Meanwhile, Llewellyn King reports that an active community of entrepreneurs is promoting reactors of various designs (including molten salt modular reactors), using seed money for SMRs provided through the Obama-era GAIN program. The increase in private investment in nuclear technology and development is a strong sign that nuclear may have finally overcome the media-induced stigma resulting from Three Mile Island, Chernobyl, and Fukushima.
In reality, the Chernobyl accident happened largely because a test procedure started going wrong when senior technicians were off duty and less experienced technicians made wrong decisions that rapidly compounded the disaster, nuclear physicist Kelvin Kemm explains. Environmentalist Michael Shellenberger notes that radiation from Chernobyl “will kill at most 200 people, while the radiation from Fukushima and Three Mile will kill zero people.” Moreover, despite the fact that hundreds of thousands of women aborted their babies after the Chernobyl incident, UCLA researchers found that children born near Chernobyl had no detectable abnormalities.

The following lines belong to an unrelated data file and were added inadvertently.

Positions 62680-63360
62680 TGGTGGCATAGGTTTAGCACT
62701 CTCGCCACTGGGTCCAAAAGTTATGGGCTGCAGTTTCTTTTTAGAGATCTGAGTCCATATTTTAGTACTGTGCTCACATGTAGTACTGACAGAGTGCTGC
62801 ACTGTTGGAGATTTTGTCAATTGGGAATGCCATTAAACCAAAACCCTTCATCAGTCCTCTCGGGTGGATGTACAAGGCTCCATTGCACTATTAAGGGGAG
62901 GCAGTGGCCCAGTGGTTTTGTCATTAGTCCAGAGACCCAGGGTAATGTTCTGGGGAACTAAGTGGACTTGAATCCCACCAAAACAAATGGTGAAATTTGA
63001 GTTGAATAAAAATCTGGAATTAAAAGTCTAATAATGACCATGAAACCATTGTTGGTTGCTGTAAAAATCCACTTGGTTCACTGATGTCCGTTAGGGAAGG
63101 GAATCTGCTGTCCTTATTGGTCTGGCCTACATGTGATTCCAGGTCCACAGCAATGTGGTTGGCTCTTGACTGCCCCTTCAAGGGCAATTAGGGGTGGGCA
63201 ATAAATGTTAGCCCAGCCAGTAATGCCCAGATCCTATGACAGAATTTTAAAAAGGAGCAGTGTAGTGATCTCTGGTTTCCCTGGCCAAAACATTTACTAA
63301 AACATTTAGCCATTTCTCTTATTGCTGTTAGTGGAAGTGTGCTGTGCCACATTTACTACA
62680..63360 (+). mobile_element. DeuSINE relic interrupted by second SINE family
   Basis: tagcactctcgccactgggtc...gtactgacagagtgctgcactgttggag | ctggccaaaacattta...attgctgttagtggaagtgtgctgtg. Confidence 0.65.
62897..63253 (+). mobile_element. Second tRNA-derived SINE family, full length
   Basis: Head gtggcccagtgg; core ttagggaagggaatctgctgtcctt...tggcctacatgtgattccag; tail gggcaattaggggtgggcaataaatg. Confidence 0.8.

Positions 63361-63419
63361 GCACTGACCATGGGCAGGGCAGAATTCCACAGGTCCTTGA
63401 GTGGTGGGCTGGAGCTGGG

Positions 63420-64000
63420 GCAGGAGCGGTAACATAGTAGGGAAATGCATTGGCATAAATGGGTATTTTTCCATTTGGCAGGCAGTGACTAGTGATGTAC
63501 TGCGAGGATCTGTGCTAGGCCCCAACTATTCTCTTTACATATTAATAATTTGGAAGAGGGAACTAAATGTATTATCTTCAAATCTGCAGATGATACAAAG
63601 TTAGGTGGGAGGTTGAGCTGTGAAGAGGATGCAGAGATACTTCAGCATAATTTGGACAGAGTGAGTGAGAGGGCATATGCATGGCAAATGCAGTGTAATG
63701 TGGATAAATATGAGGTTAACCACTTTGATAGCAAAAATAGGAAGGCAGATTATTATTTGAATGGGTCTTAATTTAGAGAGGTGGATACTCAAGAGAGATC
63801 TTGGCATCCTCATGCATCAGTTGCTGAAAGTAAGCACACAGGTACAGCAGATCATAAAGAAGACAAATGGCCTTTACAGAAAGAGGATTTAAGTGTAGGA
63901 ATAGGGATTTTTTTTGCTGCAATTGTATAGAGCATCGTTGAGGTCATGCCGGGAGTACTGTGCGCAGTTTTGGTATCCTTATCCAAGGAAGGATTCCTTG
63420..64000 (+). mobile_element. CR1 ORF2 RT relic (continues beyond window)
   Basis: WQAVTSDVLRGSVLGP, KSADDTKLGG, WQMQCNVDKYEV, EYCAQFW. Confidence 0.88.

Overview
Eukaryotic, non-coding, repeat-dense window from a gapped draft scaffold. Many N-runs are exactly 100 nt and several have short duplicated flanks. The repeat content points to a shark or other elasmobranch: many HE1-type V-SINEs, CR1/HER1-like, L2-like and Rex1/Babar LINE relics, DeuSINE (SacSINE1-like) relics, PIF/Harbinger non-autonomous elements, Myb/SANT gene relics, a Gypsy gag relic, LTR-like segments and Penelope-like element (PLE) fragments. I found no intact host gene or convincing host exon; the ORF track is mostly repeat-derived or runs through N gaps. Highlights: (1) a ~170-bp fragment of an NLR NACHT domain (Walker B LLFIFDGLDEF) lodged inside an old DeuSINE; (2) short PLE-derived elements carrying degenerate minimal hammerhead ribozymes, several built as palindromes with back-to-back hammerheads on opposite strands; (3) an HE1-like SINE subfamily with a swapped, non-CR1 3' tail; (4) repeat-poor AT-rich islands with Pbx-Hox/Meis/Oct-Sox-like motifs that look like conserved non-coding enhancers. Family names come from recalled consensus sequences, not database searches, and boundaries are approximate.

Further advancing President Trump’s efforts to establish a U.S. national strategic uranium reserve, the U.S. Senate Environment and Public Works Committee recently approved a bipartisan bill, the American Nuclear Infrastructure Act (ANIA). Uranium Energy Corp CEO Amir Adnani called it “broad-reaching legislation, important for supporting the U.S. nuclear fuel industry, national security, and clean energy.”
Under ANIA, the Department of Energy may only buy uranium recovered from facilities licensed by the Nuclear Regulatory Commission or equivalent agreement state agencies; uranium from companies owned by, controlled by or subject to the jurisdiction of Russia or China would be excluded.
According to several prognosticators, the presumed Biden Administration will carry on or even accelerate Obama and Trump efforts to revitalize and prioritize U.S. nuclear energy programs. The primary difference between Trump and Biden nuclear policies, says progressive policy analyst James Conca, is that Biden’s is part of a climate change agenda, while Trump’s focus was on national security concerns.